8 Ways to Instill Manners In Your Child Without Even Trying
Maybe it's because I was raised by a Southern belle in Texas, but I do not want my son to turn into a surly teenager who says "huh?" when an adult asks him a question. He doesn't need to possess the manners of Emily Post or learn how to conduct himself in front of the Queen of England, but saying "please," "thank you," and "excuse me" is important.
He's only 3, so we're still in the early stages of learning manners, and some days are better than others. But, according to experts, there are simple, everyday things you can do to start instilling manners in your child without having to go to great lengths, like enrolling them in strict toddler etiquette classes. I pity any teacher who would attempt that lesson plan.
If you're struggling to teach simple manners to your little one (or if you've just been too exhausted to even begin), here are a few simple techniques that'll help make manners a part of everyday life, instead of a far-off goal that you'll get to eventually.
Start Simple, Start Early
Teaching a 2-week-old infant to say "please" is a fool's errand, obviously, but it's never too early to at least practice manners in front of babies and toddlers. "Start while they're young," says Elaine Swann, an etiquette expert and author of Let Crazy Be Crazy.
As children start to speak, polite words should be part of their learned vocabulary. Simply injecting "thank you" or "please" naturally throughout the day when you speak to them can go a long way. "Some parents assume that manners are too formal," says Sheryl Eberly, speaker and author of 365 Manners Every Kid Should Know. "That's a mistake—it's a small discipline for a child to recognize manners and show respect."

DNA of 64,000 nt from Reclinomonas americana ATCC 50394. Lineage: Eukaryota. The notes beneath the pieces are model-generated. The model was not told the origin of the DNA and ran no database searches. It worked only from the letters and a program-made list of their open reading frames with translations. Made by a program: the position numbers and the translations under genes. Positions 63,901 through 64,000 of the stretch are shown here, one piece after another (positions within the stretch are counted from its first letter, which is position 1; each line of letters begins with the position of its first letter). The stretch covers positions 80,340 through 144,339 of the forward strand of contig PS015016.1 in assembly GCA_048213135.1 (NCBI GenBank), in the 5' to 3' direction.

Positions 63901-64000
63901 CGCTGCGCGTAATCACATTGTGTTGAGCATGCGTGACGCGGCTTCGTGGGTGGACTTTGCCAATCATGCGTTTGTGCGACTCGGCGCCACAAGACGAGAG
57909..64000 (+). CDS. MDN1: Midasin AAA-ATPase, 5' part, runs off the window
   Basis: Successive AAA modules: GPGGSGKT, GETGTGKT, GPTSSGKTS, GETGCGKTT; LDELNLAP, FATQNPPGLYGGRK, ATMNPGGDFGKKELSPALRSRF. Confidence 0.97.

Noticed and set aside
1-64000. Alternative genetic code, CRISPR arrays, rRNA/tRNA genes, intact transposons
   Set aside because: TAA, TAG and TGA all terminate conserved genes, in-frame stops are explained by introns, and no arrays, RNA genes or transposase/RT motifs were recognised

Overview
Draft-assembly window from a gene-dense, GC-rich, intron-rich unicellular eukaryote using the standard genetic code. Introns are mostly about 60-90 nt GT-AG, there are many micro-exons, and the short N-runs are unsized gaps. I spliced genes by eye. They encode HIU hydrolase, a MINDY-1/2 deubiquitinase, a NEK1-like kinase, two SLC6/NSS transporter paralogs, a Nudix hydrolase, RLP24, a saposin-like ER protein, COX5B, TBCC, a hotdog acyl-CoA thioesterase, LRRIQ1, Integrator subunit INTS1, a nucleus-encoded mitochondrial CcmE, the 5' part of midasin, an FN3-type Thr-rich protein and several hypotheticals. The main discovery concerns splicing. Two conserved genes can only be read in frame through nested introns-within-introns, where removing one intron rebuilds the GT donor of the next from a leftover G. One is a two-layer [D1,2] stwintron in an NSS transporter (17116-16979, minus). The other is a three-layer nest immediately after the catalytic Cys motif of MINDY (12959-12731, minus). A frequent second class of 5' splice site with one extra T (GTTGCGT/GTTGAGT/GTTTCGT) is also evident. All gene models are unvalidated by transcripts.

Like most things you're trying to teach a child (potty training, not drawing on walls) staying consistent is important. Don't beat yourself up if you don't remember to tell them how good it makes you feel every time they manage to say, "excuse me," but if you make manners an erratic lesson, they're less likely to stick.
Swann suggests implementing "seven minutes of manners" a day or a week with older kids and tweaking that to "two or three minutes for toddlers." I could maybe get 30 to 60 seconds with my toddler, but whatever works.
Setting aside that time to sit down and focus on one thing, like, "Here's why it's nice to say, 'bless you' after a sneeze," will help the lessons become part of their routine and help them absorb what you're teaching. "Don't just wait for the important moments," says Swann. "When they're little, their attention span and vocabulary is limited, so be consistent."
Model Good Manners
If you're trying to teach your child to behave in kind ways, it won't help the situation if you're not modeling that behavior daily. Kids watch and take in much more than we know (which is probably the reason my son said his first curse word at 3 years old—I blame my husband!).
Experts say to remain mindful of how you engage with everyone whether it's your partner, cashiers at the grocery store, or people you pass in the street. You don't have to walk around being completely selfless and sacrificing your own sanity and time in order to model perfect behavior 365 days a year, but a few instances can go a long way. You can do that by giving someone a parking spot when your child is with you or letting someone go before you in line.
Claire Lerner, child development and parenting expert and founder of Lerner Child Development, says modeling "should be an empowering message because it's completely within your control." It's not something you're forcing upon a child—you're just acting in a way that they can, and should, emulate.
- RELATED: 25 Manners Kids Should Know
Get into Character
Role playing is another great method when it comes to teaching manners. Most children, especially if they're more sensitive or it takes them longer to warm up in situations, can benefit from a little pretend play.
Say your child gets a present from Grandma, and they throw it down because in that moment they suddenly hate Legos. "You don't want to teach a child to hold in their natural reaction and not get their words out," says Robyn Koslowitz, Ph.D., a clinical psychologist and founder of the Targeted Parenting Institute. Instead of forcing a child to say they love the gift, she suggests telling them they can say something like, "Thank you, I love you," to their grandma. It shows kindheartedness without making the child feel like they have to lie.